Showing up in parliament still in a foul mood, the Minister of Defence, Justice and Security, Shaw Kgathi, wanted the Gaborone North MP, Haskins Nkaigwa, to clarify whether he had indeed said things that he was quoted as saying in an article in last week’s edition of Sunday Standard.
The said article quotes Nkaigwa as saying that Kgathi and a cabinet colleague of his, Minister of Youth Empowerment, Sport and Culture Development, Thapelo Olopeng, had taken selfies with Botswana University of Agriculture and Natural Resources students and that upon return to parliament, bore “love-bite” marks. Kgathi wanted the MP to confirm that he had indeed made such remarks. Interestingly, all he had to do was consult the Hansard for the day in question. Accusing MPs of being in the habit of conniving with journalists, Kgathi referred to an incident in the past when he claimed P100 000 against Mmegi in compensatory damages for an article that defamed him.
Nkaigwa had indeed said what Sunday Standard quoted him as saying. More importantly though, the article made it very clear that he was merely joking by referring to his remarks as “an extended stand-up comedy routine.” The Deputy Speaker, Kagiso Molatlhegi, himself confirmed that Nkaigwa had been merely joking. In what should have been evident to every reader, the story mirrored the light-hearted tone of Nkaigwa’s statement. For decades now, MPs on both sides of the aisle exchange what can often be over-the-top jokes. The article’s editorialisation highlighted the over-the-top element with commentary that frowned upon making a family man the object of such joke.
Olopeng came to Sunday Standard’s defence, saying that “the newspaper is not wrong per se.” Actually, the newspaper was not wrong period. It had merely repeated an unseemly joke Nkaigwa made in an open forum that has since been reproduced in a public document that is now part of Botswana’s parliamentary history. Olopeng asked the Speaker to lift such immunity so that they could sue Nkaigwa for defamation. However, whatever they say in the house, MPs are immune from prosecution and so Nkaigwa is fully protected. Olopeng’s request was rejected.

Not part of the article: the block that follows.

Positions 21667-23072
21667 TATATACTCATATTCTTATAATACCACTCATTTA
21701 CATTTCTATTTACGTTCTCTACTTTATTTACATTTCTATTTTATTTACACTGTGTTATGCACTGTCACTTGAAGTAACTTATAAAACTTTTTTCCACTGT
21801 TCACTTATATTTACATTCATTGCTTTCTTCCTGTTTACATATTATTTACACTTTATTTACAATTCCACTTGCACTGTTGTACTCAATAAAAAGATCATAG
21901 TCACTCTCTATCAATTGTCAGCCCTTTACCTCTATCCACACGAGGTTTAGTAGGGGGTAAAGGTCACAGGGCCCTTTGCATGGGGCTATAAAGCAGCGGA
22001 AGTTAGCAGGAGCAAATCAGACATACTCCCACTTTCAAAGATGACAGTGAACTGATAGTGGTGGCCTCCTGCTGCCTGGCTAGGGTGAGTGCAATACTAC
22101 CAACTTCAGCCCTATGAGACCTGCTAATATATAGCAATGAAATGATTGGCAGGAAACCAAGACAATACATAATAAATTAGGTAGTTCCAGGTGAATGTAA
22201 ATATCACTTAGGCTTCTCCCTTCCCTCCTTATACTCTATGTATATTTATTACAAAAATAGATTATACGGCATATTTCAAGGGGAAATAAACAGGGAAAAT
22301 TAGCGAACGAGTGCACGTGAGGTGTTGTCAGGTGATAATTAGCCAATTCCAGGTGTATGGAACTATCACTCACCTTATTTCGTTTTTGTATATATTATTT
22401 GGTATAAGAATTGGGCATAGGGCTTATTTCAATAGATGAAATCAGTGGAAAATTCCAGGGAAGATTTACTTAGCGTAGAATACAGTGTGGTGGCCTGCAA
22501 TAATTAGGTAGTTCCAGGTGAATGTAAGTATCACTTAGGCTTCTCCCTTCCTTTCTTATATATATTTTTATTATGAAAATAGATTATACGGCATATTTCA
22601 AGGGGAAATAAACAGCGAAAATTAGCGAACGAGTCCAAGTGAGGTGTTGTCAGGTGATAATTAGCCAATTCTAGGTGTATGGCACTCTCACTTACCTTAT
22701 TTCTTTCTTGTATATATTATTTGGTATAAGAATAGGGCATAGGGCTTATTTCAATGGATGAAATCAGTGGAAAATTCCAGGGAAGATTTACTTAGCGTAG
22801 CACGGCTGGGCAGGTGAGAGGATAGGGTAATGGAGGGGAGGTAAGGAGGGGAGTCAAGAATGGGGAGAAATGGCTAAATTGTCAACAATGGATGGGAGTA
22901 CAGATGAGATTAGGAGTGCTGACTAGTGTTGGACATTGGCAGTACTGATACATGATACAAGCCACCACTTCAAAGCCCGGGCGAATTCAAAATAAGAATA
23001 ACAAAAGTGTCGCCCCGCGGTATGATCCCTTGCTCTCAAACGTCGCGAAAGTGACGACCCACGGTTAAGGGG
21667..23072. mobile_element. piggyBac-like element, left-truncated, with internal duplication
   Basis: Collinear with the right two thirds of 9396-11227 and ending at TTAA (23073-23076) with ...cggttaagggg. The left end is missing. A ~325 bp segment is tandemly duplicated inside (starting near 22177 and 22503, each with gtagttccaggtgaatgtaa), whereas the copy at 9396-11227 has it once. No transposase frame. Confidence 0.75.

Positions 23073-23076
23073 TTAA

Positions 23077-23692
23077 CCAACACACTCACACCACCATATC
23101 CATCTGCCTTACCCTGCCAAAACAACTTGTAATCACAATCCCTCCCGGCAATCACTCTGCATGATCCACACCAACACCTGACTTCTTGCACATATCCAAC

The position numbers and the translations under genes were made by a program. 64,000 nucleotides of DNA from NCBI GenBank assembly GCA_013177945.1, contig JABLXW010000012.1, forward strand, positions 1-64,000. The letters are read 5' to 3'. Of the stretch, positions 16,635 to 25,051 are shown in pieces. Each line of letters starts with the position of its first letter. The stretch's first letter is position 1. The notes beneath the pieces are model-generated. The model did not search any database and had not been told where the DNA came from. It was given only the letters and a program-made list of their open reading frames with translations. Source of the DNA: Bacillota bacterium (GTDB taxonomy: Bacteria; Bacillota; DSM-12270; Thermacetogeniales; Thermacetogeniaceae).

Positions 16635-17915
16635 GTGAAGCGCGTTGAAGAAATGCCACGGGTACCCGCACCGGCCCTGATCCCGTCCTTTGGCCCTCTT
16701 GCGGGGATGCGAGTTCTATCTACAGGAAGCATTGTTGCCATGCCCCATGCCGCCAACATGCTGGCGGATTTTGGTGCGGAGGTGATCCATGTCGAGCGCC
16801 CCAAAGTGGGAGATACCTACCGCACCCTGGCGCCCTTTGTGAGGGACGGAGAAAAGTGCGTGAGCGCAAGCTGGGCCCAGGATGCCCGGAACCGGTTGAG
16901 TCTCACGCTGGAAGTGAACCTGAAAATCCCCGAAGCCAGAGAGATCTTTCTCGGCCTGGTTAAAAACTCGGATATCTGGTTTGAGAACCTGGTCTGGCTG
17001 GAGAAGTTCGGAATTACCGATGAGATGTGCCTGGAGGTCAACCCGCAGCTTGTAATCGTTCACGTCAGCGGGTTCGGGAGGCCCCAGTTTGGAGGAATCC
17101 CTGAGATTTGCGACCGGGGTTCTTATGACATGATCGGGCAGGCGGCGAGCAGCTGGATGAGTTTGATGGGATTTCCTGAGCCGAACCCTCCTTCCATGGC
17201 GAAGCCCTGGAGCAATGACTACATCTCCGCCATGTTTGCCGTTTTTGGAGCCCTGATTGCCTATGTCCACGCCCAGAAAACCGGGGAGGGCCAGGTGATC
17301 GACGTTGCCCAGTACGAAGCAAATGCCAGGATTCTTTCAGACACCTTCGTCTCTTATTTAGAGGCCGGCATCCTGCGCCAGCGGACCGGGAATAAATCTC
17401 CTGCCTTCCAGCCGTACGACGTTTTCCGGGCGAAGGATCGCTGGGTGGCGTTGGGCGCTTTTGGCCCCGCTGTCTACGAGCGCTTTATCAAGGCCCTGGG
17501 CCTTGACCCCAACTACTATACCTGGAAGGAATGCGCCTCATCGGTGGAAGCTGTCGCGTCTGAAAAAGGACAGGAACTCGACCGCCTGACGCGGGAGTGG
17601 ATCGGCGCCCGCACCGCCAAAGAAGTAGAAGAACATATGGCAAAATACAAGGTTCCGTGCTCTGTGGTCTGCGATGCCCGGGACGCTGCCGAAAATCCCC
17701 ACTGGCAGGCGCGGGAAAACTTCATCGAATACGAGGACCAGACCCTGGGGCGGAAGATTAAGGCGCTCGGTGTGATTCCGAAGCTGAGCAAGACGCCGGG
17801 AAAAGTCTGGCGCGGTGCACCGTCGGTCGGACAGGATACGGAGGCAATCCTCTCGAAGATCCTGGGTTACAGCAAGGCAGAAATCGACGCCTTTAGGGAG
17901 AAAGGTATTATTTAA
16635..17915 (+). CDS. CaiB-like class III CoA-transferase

It would seem that cabinet ministers and some senior government officials have an expectation that the media should not report certain information that is in the public domain. This may have to do with the fact that they want to choreograph all journalism in the country. Years ago, Neo Motlhabane, a now deceased opposition leader in Molepolole referred to then president Festus Mogae with an unflattering cultural term at the Molepolole kgotla. Then area MP and Minister of Presidential Affairs and Public Administration, Daniel Kwelagobe, took offence when Midweek Sun reproduced Motlhabane’s words. After the story came out, it somehow happened that a whole news item on Btv featured Kwelagobe venting his displeasure about the reproduction of words that were said at a public meeting by a senior opposition leader. Last year, the Permanent Secretary in the Ministry of Investment, Trade and Industry, Peggy Serame, asked Sunday Standard to retract and apologise for a story that merely quoted a High Court judgement. For good measure, she made a thinly veiled litigation threat on behalf of the Minister of Investment, Trade and Industry, Vincent Seretse Seretse, who was the subject of that judgement. While the Court of Appeal would later exonerate the minister, the paper’s earlier reporting was a true reflection of what a High Court judgment said.